The only parameter that CeSvcClose() takes is a handle to the registry entry that was opened from your call to CeSvcOpen() or CeSvcOpenEx().

Getting and Setting Values

Six functions are provided in the CEUtil helper library to read and write values in the registry. All of the functions take the same first two parameters: hSvc and pszValName. The hSvc parameter is the handle to the registry sub-key that was opened with CeSvcOpen() or CeSvcOpenEx() and is followed by the pszValName parameter. This should point to a null-terminated string specifying the name of the value that you are interested in.

String values are handled with the following functions:

HRESULT CeSvcGetString(HCESVC hSvc, LPCTSTR pszValName,
   LPTSTR pszVal, DWORD cbVal);
HRESULT CeSvcSetString(HCESVC hSvc, LPCTSTR pszValName,
   LPCTSTR pszVal);

When reading string values, the pszVal parameter should point to a buffer that will receive the registry data. The cbVal parameter specifies the size of the buffer to which pszVal points.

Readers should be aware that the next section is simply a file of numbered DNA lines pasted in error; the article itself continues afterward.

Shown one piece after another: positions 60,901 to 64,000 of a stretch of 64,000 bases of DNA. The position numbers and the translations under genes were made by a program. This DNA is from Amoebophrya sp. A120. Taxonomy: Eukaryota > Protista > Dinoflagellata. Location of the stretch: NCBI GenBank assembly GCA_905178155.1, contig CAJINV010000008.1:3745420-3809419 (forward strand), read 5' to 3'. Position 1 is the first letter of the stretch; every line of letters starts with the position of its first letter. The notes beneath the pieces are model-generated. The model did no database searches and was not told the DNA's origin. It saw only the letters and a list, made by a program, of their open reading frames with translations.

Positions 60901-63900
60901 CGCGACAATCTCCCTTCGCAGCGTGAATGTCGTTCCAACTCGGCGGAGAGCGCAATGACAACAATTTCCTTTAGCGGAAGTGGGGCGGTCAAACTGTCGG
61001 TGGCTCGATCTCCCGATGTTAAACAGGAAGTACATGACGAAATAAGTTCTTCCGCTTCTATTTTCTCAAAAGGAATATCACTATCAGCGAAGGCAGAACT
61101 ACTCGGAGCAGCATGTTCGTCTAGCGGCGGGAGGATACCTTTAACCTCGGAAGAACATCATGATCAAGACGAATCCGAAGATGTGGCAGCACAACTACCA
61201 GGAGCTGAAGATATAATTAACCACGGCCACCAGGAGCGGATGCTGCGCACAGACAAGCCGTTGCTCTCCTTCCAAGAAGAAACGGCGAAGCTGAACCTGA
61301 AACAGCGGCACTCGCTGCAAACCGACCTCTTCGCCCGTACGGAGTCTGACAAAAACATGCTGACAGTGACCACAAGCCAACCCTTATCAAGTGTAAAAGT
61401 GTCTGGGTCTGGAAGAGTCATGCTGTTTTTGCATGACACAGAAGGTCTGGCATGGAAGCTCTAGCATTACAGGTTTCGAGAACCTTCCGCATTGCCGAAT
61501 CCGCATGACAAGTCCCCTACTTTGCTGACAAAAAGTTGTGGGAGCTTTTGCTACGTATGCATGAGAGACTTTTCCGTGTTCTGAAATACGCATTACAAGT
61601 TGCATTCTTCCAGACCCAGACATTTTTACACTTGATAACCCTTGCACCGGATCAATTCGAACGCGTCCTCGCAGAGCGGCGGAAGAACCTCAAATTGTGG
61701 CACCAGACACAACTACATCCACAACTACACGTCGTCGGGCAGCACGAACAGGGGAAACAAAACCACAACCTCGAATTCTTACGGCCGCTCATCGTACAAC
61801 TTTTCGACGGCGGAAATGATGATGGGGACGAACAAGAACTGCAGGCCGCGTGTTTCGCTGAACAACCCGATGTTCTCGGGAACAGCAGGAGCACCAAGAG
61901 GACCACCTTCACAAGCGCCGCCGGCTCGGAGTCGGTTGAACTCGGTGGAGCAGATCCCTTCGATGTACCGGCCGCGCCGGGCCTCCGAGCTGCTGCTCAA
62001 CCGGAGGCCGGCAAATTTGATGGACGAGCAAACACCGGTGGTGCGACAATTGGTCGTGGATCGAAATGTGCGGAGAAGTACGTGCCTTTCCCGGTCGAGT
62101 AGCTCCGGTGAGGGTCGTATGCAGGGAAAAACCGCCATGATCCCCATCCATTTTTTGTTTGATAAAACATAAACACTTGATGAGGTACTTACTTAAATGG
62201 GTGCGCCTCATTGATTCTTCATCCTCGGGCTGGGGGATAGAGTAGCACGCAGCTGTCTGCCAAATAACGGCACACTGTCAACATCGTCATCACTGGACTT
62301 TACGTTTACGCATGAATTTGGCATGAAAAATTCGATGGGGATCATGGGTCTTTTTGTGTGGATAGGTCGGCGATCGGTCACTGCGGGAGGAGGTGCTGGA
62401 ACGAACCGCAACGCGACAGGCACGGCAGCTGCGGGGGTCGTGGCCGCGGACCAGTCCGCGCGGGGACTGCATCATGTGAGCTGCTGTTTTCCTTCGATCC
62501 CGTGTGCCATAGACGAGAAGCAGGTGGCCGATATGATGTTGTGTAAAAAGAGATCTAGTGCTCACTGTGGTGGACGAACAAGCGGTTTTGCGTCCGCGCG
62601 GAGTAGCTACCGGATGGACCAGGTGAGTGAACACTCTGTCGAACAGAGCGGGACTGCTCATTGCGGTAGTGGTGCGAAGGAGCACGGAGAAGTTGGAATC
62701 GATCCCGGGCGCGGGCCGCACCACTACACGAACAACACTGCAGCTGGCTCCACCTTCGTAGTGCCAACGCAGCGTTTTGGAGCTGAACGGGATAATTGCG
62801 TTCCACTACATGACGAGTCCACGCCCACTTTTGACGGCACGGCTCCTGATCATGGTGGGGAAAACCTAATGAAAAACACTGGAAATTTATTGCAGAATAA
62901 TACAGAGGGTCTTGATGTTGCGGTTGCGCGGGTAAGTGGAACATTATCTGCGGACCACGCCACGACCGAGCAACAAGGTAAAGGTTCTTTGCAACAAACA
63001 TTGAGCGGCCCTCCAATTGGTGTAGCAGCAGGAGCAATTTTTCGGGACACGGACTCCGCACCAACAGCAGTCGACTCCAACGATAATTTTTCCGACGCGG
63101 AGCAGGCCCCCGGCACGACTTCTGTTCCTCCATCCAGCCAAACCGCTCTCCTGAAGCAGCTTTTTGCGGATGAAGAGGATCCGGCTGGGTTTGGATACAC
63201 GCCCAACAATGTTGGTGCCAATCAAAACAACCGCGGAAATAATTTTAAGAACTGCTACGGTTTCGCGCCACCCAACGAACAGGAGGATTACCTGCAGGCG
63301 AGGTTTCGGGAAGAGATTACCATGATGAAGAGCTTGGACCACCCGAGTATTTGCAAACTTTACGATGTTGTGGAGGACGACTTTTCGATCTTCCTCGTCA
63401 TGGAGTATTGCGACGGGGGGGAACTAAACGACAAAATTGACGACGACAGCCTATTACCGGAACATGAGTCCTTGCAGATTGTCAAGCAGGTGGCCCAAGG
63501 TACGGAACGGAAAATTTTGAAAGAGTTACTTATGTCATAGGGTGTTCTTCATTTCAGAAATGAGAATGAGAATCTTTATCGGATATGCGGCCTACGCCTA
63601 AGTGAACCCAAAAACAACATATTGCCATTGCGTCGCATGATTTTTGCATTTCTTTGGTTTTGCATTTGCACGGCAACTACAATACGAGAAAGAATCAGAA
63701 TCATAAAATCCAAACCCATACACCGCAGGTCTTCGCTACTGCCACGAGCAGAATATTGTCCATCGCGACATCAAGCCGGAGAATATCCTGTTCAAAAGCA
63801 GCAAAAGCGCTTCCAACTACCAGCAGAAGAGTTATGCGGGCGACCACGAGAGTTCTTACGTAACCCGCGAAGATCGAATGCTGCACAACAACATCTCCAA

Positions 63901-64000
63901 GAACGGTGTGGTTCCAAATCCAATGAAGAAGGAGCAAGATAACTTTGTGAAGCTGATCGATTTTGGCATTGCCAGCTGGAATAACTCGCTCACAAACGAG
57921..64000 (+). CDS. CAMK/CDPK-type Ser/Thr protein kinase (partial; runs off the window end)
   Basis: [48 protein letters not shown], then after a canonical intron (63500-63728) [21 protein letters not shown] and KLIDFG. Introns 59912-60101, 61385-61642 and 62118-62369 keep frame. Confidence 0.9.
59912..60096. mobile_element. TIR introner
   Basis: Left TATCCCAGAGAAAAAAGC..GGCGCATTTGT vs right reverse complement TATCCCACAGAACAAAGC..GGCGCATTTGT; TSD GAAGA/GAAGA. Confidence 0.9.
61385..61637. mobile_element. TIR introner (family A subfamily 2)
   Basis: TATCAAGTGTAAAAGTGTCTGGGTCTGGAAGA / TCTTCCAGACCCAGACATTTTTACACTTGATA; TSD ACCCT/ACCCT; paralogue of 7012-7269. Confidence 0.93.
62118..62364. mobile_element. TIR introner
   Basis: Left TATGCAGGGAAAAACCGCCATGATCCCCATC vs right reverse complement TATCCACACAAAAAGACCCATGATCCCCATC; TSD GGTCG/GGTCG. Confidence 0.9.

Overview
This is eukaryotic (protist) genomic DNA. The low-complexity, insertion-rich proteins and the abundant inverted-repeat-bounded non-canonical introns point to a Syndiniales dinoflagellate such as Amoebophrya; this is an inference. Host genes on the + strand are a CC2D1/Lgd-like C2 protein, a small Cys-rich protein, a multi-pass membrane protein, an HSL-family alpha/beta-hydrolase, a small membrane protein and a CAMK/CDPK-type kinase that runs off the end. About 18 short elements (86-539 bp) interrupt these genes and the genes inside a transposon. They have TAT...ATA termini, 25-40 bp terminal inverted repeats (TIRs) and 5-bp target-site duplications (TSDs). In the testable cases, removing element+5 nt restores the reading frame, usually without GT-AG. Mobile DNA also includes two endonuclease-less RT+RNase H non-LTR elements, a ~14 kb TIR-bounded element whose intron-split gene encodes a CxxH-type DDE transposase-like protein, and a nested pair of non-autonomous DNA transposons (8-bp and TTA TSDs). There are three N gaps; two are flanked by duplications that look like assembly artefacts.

Setting string values requires only the pszVal parameter, which points to a null-terminated value that contains the string data. DWORD values are handled with the following:

HRESULT CeSvcGetDword(HCESVC hSvc, LPCTSTR pszValName,
   LPDWORD pdwVal);
HRESULT CeSvcSetDword(HCESVC hSvc, LPCTSTR pszValName,
   DWORD dwVal);

To get a DWORD value, the pdwVal parameter should point to a DWORD variable that will receive the registry data. Setting a DWORD value only requires you to pass in a DWORD via the dwVal parameter.

Finally, binary registry values are read and set by using the following: